I spent two years in Bure because I didn’t want to practice the sort of journalism that is disembodied and off the ground. I made the choice to live here, to dig into the place during a period when most information comes to us through screens, gets tweeted then lost in the flow of instantaneous information. More than neutrality, I prefer friendship and engagement.

Up against the atomic establishment, staying neutral (or objective) would be a surrender. One cannot remain unmoved by the desertification of this inexorable nuclear monster. One cannot remain neutral in the face of the nuclear obscenity imposed by this project.

The State, after having separated individuals from one another with its neoliberal project, would now like to separate the individual from the self. One cannot be a lawyer and an activist, journalist and opponent. One has to choose. We have to cut ourselves in two, atrophy ourselves and become “unidimensional people,” as Herbert Marcuse put it.

I refuse this mutilation. I am as much a journalist as I am an opponent of the CIGEO project. That does not make my speech less legitimate. There are truths presented in the daily newspapers with no concern for their objectivity. That I find myself today before the court does not concern me. I will continue my work.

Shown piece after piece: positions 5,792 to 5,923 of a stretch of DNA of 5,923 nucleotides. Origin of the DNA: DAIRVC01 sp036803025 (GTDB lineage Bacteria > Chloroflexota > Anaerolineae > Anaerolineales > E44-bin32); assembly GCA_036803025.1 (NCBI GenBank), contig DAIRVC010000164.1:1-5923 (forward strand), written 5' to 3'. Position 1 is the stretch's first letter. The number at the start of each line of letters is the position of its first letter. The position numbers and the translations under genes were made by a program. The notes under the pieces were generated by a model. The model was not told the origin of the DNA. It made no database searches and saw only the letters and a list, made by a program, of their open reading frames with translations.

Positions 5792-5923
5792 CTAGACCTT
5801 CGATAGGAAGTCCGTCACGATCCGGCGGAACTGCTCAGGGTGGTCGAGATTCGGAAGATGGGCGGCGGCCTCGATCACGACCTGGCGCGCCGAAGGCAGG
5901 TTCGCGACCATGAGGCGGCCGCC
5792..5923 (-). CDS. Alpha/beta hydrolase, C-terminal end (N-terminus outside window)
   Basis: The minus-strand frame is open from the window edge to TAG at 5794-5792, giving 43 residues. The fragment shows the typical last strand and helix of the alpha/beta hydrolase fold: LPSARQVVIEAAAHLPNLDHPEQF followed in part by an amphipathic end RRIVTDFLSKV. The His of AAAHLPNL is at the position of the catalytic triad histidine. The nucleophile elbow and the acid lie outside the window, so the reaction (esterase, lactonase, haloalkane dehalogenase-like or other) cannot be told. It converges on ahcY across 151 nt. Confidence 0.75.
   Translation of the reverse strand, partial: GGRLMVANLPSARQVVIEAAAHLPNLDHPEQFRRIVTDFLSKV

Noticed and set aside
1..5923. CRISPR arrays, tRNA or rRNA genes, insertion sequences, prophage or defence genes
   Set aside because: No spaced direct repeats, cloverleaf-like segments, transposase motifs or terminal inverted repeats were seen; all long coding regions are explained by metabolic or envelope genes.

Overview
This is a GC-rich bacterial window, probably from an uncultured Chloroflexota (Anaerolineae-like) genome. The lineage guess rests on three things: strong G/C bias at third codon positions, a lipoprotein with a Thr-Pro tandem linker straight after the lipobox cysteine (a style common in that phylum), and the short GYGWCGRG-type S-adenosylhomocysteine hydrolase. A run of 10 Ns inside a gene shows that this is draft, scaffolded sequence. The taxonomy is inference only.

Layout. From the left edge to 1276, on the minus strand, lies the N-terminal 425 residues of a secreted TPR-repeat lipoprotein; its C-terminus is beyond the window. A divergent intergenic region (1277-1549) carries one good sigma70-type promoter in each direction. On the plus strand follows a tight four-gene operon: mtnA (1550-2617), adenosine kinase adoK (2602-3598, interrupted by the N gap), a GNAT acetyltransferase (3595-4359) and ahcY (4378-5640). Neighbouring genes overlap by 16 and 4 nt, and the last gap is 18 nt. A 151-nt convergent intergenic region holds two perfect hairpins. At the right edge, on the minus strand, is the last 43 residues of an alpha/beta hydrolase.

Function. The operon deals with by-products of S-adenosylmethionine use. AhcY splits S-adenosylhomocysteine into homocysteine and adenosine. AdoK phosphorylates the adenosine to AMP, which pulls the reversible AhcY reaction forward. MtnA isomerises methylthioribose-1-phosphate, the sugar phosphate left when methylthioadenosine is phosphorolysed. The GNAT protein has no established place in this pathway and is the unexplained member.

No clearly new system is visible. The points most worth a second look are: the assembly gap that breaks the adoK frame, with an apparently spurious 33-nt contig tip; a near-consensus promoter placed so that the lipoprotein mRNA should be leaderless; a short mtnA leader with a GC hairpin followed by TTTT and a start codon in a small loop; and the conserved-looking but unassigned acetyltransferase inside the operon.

What concerns me is that we are all incarcerated in a nuclear society that imposes its power in a way no tyrant ever did before. 24,000 years. That’s the half-life of plutonium 239--a burden that each generation will inherit, with no possibility of deliverance from it.

What can be said about a system of justice that puts us in this predicament, treating us as “malefactors”?  What can be said when we share the same world and the same language? The same hopes.